Tuesday, 23 February 2010

Eloise in Moscow

If you haven't yet discovered the Eloise books, I urge you to do so. Eloise is the brainchild of Kay Thompson, a little known MGM studio actress of the 1930s and 40s who, in 1955, published Eloise: A Book for Precocious Grownups. The eponymous feisty heroine was brought to life by illustrator Hilary Knight, and was an instant success. I will let the leading lady introduce herself:
"I am Eloise. I am six. I am a city child. I live at the Plaza... My mother knows The Owner... Nanny is my nurse. She wears tissue paper in her dress and you can hear it. She is English and has 8 hairpins made out of bones. She says that's all she needs in this life for Lord's sake... She always says everything 3 times like Eloise you cawn't cawn't cawn't. Sometimes I hit her on the ankle with a tassel. She is my mostly companion... I have a dog that looks like a cat. His name is Weenie. Sometimes I put sunglasses on him... I have a turtle. His name is Skipperdee. He eats raisins and wears sneakers."

- from Eloise -

Several books followed, among them my personal favourite, Eloise in Moscow.

This particular adventure satirizes the Cold War spy thriller: on her way with Nanny to their hotel Eloise observes that "everybody watches everybody...You have to be careful of what you do and say in Moscow otherwise they will swoop down on you and snip-snap at your wrists and send your radio to Copenhagen by rail." Knight's exquisite pictures detail a luxurious hotel decorously adorned with portraits of Stalin and Lenin; his piece de resistance is the central fold-out of the Kremlin, which, like a child, I can stare at for hours at a time. The running commentary by guide Zhenka is wonderful: "In former days is possible to see here market place Red Square immediate neighbourhood of Kremlin scene of momentous events in Russian history and is point of convergence of highways leading through Moscow's ceaseless noisy and brisk commerce." Perfect.

Eloise is described by Marie Brenner as "Holden Caulfield for kindergarten girls", which strikes me as incredibly accurate. She is an "ancient child with the musical vocabulary of a poet"; a cross, in English terms, between Nancy Mitford and Clarice Bean (whom I suspect was directly influenced by Thompson's creation). And yet these are, like so many children's books, largely lost on the very young. Eloise in Moscow, for example, served, at its time of publication, as an antidote to the Cold War propaganda and fear-mongering that gripped America in the 1950s. It is, more than any other of the Eloise books, of great interest as a piece of social history.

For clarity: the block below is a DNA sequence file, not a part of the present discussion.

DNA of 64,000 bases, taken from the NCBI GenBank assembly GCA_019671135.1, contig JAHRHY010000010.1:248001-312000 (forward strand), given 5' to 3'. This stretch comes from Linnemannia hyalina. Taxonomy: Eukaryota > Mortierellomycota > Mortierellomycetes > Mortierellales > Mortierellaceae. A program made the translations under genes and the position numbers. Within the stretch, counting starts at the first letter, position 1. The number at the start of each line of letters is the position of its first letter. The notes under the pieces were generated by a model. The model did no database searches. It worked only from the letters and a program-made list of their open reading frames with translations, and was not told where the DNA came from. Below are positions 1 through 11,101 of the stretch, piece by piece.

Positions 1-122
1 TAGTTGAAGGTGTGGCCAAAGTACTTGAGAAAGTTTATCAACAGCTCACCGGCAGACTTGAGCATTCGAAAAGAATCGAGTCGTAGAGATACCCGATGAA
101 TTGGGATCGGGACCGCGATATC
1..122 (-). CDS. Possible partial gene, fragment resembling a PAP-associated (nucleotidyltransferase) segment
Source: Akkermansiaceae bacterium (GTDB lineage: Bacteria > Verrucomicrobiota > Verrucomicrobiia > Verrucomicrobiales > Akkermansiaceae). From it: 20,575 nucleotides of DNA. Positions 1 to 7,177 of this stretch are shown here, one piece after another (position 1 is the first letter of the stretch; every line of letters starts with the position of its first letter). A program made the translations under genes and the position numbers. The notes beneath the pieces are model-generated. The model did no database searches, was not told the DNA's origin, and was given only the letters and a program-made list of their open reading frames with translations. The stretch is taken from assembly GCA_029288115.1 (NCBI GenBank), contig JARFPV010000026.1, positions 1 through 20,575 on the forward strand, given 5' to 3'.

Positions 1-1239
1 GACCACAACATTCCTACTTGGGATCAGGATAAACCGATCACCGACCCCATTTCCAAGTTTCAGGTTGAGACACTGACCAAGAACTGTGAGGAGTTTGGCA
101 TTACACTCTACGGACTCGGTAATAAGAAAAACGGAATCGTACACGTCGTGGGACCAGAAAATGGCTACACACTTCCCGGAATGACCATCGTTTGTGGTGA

I have given Eloise the room to speak for herself here, as I simply cannot do justice to the beauty of these books, in terms of language or images. They are truly wonderful, and I can only hope that you will take the time to become acquainted yourself with this fabulously funny little girl and her gorgeously glamorous life.


Rochester Reader said...

Hello! I have only just discovered your blog and am charmed by this post in particular. I had never heard about these books before but I shall be searching for them now. I love the illustrations :-)
Your header is beautiful by the way, and your avatar eyecatching. Where is it from? She reminds me of an adventure game character although I can't recall which.

Lulu said...

Thank you! You won't be disappointed if you invest in Eloise, I promise. They really are little gems.
I'm afraid I can't remember where my avatar picture came from - I found her ages ago on a website and she looks like me, so I kept her! Then she just seemed appropriate when I started doing this blog. But if anyone does know who she actually belongs to, do let me know so I can check it's ok to use her!

Rochester Reader said...

How lovely to find an avatar that looks like you :-) And reading!
My library has three Eloise books which I shall be checking out. I absolutely adore the illustrations I found after following your Amazon link. Takes me back to more innocent, simpler times when I was at school reading 'Nicholas' by Goscinny and Sempe... I read it in French as 'Le Petit Nicolas' during French class and we all loved the hilarious drawings. I have the first book now in English and must get more and blog about it sometime. I love how these types of books continue to bring such joy even in adulthood.
Thank you for visiting my blog today, by the way :-)